3. Chien-An Yuan is an interdisciplinary artist, designer, and educator based in Ann Arbor, MI. Yuan runs 1473, a record label specializing in improvisation, electronics, and collaboration. He is also a founding member of IS/LAND, a performance collaborative comprised of AAPI movers, artists, and collaborators. His work has been featured in The New Yorker, Chicago Tribune, Chicago Reader, NewCity, Salon, ArtSlant, Huffington Post, and WNYC. Past performances and exhibitions include Detroit Institute of Arts, The Contemporary Arts Center Cincinnati, School of the Art Institute of Chicago, Gene Siskel Film Center, Museum of Chinese in America NYC, Syrup Loft, Zhou B Arts Center, Asian American Cultural Center of University of Illinois at Urbana-Champaign, Hyde Park Art Center, and Gallery 312.

4. Dim Mang (they/she) is a Community Organizer with Rising Voices, an Asian American non-profit committed to building power with Asian Americans in Michigan. Dim was born in Mandalay, Burma to two Tedim Chin parents, and they immigrated to the US with their family in 2005. She was raised in a working-class family in Tulsa, Oklahoma and went to college at the University of Michigan-Ann Arbor, majoring in History and Political Science. Outside of her day job, Dim is an At-Large Vice President of APALA (Asian Pacific American Labor Alliance), and helps run a mutual aid network and fundraiser to aid anti-coup protesters in her home country, Burma. They are fluent in English and Tedim Chin, and hope to relearn Burmese. Dim currently lives with her partner and their two cats on the traditional lands of the Anishinaabe, Potawatomi, Fox, and Peoria. They hope to one day help co-create a Burmese community center in Tulsa, Oklahoma, where her immediate and extended family still live. They hope to organize for collective liberation for the rest of their life.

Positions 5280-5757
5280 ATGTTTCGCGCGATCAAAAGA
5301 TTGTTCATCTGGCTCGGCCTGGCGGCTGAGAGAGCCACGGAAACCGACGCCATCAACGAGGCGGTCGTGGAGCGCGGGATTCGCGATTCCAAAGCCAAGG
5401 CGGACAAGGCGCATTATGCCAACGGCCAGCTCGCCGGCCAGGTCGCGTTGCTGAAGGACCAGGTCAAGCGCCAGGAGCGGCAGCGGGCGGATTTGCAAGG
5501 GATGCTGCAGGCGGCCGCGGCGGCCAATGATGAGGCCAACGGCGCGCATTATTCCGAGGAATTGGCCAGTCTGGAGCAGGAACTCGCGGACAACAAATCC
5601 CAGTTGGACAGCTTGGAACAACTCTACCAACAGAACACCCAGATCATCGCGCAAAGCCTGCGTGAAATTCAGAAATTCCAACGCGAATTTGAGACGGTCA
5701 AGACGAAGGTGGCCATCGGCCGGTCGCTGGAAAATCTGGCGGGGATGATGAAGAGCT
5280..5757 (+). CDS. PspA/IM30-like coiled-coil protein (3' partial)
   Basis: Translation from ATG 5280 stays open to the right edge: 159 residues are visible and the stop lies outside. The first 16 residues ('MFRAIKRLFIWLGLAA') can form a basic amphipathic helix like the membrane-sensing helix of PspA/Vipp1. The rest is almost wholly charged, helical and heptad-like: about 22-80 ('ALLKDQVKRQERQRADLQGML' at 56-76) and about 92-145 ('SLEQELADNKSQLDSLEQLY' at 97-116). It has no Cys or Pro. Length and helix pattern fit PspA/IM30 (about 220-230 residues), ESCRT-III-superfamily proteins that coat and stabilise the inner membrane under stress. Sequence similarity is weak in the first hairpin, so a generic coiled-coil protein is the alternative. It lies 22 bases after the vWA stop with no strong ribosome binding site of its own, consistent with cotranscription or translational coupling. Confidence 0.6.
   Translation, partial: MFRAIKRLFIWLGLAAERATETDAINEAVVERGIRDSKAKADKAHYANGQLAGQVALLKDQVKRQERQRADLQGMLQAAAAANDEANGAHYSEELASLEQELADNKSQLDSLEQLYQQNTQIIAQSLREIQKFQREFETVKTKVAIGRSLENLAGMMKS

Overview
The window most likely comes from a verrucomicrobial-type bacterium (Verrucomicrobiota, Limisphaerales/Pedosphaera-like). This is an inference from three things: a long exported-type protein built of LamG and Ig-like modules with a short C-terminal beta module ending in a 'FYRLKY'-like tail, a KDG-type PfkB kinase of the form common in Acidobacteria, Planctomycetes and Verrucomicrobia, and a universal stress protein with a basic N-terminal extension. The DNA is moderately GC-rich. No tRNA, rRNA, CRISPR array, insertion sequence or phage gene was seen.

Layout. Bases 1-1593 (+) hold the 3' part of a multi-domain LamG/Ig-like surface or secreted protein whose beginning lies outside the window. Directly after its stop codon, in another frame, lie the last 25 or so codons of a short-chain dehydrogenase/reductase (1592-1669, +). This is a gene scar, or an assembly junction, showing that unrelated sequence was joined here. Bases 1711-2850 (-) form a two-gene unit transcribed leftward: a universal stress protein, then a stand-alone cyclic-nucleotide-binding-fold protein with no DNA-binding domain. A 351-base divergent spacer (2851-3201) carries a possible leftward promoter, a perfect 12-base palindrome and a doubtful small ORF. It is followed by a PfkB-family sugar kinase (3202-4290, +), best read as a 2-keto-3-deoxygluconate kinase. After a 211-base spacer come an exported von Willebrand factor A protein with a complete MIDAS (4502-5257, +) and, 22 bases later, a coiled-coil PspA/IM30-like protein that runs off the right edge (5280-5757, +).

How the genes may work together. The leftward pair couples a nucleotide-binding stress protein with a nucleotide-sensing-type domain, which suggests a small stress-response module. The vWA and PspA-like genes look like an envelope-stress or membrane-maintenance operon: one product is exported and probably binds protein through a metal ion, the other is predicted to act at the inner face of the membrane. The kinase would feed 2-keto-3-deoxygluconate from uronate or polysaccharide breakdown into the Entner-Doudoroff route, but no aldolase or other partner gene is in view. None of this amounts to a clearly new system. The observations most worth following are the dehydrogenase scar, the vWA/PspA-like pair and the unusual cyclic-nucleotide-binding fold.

And out in the lobby:

Kizuna Tree art installation (w/o dancers)

Kizuna Tree is an interactive installation/performance collaboration between Detroit Public Television, WDET, Rising Voices, and IS/LAND Asian American Arts Collaborative. Comprised of an Ikebana Tree designed by Celeste Shimoura Goedert of Rising Voices, sound recordings from the collaborative series ‘Kizuna Stories’ from DPTV and WDET by Zosette Guir and Dorothy Hernandez, and dance by AAPI Performance Collaborative IS/LAND, Kizuna Tree is an exploration of communal healing for AAPI peoples, across generations, communities, and ethnicities, connected through words, visuals, and movement. The restorative and healing properties through this physical movement and storytelling offers the audience an experiential exploration of the interactive connections between the dancers with each other, the audience, and the tree itself.


Thank you to our Sponsors; CultureVerse & The New Foundry.
An image from the documentary "Who Killed Vincent Chin?" An image from the documentary "Who Killed Vincent Chin?"
An image from the documentary "Who Killed Vincent Chin?"